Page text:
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Fuson v. Mills

May 16, 1952



MOREMEN, Justice. The question for decision concerns the correct distribution of the estate of Matt Fuson, who died intestate.

Matt Fuson was a bastard. This record offers uncertainty, not for the commonplace reason that the identity of the father was in doubt, but because there was a difference of opinion among witnesses concerning who was his mother. One group believed that Emmaline Brooks was his mother, while another set of witnesses contended that Emmaline Maiden produced him. All agreed that Jim Fuson was his father.

Bradley Mills, administrator of the estate of Matt Fuson, filed suit in Knox Circuit Court by which he sought settlement of the estate and in which he set out in detail the fact that two sets of heirs were claiming the proceeds of the estate. One set of alleged heirs were relatives of Jim Fuson and claimed through him, and the other set were descendants of Emmaline Brooks and claimed through her. Calvin Brooks Jr., one of the latter group, had, theretofore, filed a suit in the same court against the administrator seeking settlement of the estate. The two suits were ordered consolidated.

A remarkable feature of this case exists in the fact that Emmaline Maiden, if alive, or her descendants, if she is dead, were not made parties. They were ignored completely. Although various demurrers and motions were filed which should have tested the sufficiency of the pleadings and determined the issues, the court took no action and, in his final judgment, it was recited that 'judgment on the merits will dispose of all same (demurrers, etc.) except as herein may appear.' The court held that Emmaline Brooks was the true mother, and it is from that judgment this appeal is prosecuted.

The establishment of the fact of motherhood fixes the lines of distribution of a bastard's estate, because subsection 1 of KRS 391.090 provides:

'The estate of a bastard shall descend and be distributed in the same manner as that of a person born in lawful wedlock, except that the inheritance shall go to the mother and her kindred and not to the father and his kindred.'

The true controversy in this suit should have been between the heirs of Emmaline Brooks and the heirs of Emmaline Maiden. Nevertheless, the case was vigorously tried on the assumption that if it was shown that anyone other than Emmaline Brooks was the mother, the heirs of the father, Jim Fuson, were entitled to the estate of Matt Fuson.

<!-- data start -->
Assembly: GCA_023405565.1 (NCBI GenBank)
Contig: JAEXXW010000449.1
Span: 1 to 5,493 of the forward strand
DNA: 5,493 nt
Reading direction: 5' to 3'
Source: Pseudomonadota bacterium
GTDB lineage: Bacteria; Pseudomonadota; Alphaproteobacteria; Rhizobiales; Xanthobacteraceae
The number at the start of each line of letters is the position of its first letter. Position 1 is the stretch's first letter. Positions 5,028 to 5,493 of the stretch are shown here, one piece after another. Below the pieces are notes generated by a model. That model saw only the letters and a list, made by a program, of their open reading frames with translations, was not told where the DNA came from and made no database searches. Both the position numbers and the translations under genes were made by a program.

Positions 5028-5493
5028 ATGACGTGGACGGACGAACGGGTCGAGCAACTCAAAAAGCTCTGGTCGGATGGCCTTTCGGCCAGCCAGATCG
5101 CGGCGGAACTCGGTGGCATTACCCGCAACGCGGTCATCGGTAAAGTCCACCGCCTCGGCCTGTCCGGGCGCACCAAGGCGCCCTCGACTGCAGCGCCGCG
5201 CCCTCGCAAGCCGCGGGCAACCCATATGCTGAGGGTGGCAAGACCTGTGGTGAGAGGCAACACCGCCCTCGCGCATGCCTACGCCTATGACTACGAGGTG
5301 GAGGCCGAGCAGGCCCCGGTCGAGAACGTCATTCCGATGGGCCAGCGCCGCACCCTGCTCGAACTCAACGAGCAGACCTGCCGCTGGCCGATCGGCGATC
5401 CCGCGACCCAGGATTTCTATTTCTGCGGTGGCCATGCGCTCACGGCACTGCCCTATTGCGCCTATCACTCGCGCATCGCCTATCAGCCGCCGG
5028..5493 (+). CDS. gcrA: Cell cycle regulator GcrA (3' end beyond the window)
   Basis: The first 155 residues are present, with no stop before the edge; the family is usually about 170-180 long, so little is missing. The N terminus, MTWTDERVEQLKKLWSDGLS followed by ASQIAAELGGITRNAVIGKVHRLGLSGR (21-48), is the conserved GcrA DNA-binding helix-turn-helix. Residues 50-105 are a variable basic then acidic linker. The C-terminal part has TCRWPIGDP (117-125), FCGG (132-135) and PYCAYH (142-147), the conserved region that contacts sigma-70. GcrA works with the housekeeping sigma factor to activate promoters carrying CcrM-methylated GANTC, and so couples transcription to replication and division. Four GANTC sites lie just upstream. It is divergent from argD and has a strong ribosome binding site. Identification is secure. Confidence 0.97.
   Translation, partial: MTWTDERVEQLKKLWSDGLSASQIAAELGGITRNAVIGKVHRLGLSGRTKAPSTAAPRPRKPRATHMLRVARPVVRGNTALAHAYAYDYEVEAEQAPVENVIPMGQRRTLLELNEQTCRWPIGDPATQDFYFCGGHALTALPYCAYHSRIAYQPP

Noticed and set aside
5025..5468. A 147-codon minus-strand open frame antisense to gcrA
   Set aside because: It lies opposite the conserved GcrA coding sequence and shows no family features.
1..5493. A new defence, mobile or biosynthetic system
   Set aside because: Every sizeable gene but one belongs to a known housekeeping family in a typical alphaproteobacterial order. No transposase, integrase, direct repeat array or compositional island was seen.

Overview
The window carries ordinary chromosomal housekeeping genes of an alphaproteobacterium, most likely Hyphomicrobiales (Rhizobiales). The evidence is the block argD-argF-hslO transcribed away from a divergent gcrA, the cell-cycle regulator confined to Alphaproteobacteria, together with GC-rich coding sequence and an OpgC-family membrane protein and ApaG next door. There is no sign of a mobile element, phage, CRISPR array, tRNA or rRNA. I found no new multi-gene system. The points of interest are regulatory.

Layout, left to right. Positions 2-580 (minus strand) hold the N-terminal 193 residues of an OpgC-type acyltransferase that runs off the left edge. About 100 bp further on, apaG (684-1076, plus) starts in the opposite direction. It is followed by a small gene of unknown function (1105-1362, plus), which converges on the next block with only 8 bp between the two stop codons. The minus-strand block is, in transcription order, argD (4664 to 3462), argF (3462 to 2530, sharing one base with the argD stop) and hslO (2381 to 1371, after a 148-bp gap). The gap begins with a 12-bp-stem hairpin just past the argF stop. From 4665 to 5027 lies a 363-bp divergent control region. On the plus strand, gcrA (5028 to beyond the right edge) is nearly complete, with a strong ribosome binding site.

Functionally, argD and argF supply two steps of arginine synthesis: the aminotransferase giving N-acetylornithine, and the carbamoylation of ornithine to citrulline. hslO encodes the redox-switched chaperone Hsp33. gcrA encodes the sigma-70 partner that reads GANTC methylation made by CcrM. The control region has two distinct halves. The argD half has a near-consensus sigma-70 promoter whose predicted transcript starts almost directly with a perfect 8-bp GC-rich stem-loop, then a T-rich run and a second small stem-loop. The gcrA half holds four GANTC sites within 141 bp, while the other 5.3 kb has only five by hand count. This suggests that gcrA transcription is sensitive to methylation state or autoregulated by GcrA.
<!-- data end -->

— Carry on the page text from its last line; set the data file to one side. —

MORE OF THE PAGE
If the proof introduced had left us with a doubt concerning whether Emmaline Maiden was the mother of Matt Fuson, it would be necessary to remand this case under Section 28 of the Civil Code of Practice and require that proper parties be joined. Aetna Life Ins. Co. v. Roper, 243 Ky. 811, 50 S.W.2d 8. But the proof is convincing that Emmaline Brooks was the mother and the establishment of that fact obviates the necessity of requiring other parties.

Twenty-seven witnesses testified at length as to circumstances which surrounded the birth of Matt Fuson. Much of the testimony was vague. Few dates were established. Some repeated only that which they had heard others say. The picture of Emmaline Brooks emerges sharply from this record. We are convinced that she and her husband, Cal Brooks Sr., lived on Clear Creek in Knox County and that six or seven children were born to this union, two of whom survive, namely, Cal Brooks, Jr. and Mandy Rains. Sometime thereafter, Cal Sr. died and it was not long afterwards that her association with Jim Fuson began. Some witnesses testified that she married him. No proof other than reputation of marriage was introduced, but it was well established that Matt Fuson was the son of this union, regardless of whether the relationship was blessed with legitimacy.

When Matt was very young, Emmaline Brooks was committed to an insane asylum where she died. It is interesting to note in this connection that several of her children by Cal Brooks Sr. suffered from mental disturbances. One daughter died of insanity and another daughter called Daisy had mental disturbances. One witness testified that Mandy Rains, one of the parties of this suit, was not of sound mind. Cal Brooks, Jr., who testified, made statements which were irrational, and Wesley Rains testified that he, Cal Brooks, Jr., was hardly capable of giving evidence.

Matt Fuson also died insane and, while we do not hold as a matter of law that the presence of this taint indicates he was the son of Emmaline Brooks, it does not militate against the assertion that he was her son.

The witnesses introduced by appellant gave testimony which showed little more than the Emmaline Maiden who lived for a while with the Fusons had had several bastard children; that the opportunity was there for Jim Fuson to be the father of one of them, and one of them may have been Matt Fuson.

A tremendous amount of proof was introduced on the issue of who took care of young Matt after the death of his mother, and this testimony preponderated to the effect that Jim Fuson took care of him. We cannot attach great significance to this fact because Jim Fuson undeniably was the father and it seems logical that if he recognized the duty to care for the child by taking it to the homes of members of his family, he would do so regardless of who was the mother. The few witnesses who testified with any directness that Emmaline Maiden was the mother failed entirely to explain her disappearance soon after the event or to account for the disappearance of her other progeny.

The consideration of all the testimony leads us to believe that the trial court correctly found that Emmaline Brooks was the mother of Matt Fuson, ...

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